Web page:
Kenerly — who presided via phone over her last meeting as mayor — objected to the decision. Kenerly said Hall wasn’t a good fit for the city, but still objected to the firing for cause.

“I don’t like it worth a damn,” Kenerly said before calling for the vote.

Firing Hall "for cause" will allow the council to withhold his severance pay.

The firing follows a move by three of the town's council members that appeared to be an attempt to force out Hall.

Hall, who became the town's administrator in the summer of 2019, had rankled some council members by not providing information to the council quickly enough.

At a Dec. 9 meeting, council members Shantwon Astin and Ledbetter refused to support the adoption of the town's budget and a new garbage service firm because they said they only got the documents at the last moment before that meeting.

At a called meeting Dec. 11, Astin, Ledbetter and council member Hope Weeks voted to adopt an ordinance that outlines in detail when the city administrator is to provide the council with paperwork and how quickly he is to respond to council questions.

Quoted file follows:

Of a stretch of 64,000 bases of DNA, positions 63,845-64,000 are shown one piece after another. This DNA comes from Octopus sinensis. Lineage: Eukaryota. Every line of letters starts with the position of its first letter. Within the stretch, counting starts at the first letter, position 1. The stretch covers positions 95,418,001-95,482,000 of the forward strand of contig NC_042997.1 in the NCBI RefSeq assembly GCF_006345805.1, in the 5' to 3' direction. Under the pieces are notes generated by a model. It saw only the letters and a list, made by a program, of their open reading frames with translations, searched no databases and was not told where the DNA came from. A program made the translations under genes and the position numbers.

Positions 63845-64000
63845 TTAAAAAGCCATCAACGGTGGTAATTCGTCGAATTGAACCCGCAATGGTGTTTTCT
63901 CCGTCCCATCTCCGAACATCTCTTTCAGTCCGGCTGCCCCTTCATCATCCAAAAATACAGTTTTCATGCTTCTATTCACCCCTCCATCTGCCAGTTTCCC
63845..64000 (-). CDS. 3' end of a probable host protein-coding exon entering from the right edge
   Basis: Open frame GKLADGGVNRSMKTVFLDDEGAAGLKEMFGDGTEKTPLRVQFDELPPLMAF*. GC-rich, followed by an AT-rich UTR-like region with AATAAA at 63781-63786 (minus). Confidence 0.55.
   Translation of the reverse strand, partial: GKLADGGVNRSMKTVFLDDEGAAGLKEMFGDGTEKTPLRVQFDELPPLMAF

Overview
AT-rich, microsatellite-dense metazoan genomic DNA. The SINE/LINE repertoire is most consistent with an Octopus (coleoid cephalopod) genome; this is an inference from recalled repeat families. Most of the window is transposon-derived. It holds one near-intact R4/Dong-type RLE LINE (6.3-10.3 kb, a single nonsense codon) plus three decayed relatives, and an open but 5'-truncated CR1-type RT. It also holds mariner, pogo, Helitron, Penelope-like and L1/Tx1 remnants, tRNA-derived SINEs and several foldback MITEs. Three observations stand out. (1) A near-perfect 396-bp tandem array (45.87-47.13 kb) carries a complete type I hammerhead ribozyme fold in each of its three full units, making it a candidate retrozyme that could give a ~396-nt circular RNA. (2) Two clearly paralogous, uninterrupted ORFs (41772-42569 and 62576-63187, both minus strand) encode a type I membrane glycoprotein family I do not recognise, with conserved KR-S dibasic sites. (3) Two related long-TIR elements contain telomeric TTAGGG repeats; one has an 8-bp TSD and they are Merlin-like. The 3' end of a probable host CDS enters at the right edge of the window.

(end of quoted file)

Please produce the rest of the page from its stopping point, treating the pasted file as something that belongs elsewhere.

"Failure to comply with this policy shall be just cause for termination," the new ordinance said.

With Hall’s departure, along with Cleveland’s and Kenerly’s resignations, it leaves Hoschton with little experienced administrative leadership within the town. Council members Ledbetter and Shantwon Astin took office just last month, while council member Hope Weeks was elected in 2018.

It also appeared Dec. 14 that there’s some question on the council about the current public development director Justin Kilgore. During discussions about naming Kilgore as the elections supervisor for the March 24 election for the newly-vacated seats, Astin questioned why Kilgore was named for that position. The council also opted for Mitchell to negotiate a new garbage pickup bid instead of Kilgore.


Also at its recent meeting, the council:

•voted to hold a March 24 special election to fill Cleveland’s and Kenerly’s vacated seats. The qualifying fee for Cleveland’s council seat is $18, while the fee for the mayor’s seat is $27. Qualifying will be from Feb. 3 at 9 a.m. through Feb. 5 at 4:30 p.m.

•discussed its garbage contract, which was recently awarded to Waste Pro. The company later said it did not plan to move forward with the contract. The council authorized Mitchell to negotiate and finalize the contract with the town's second choice, White Oak.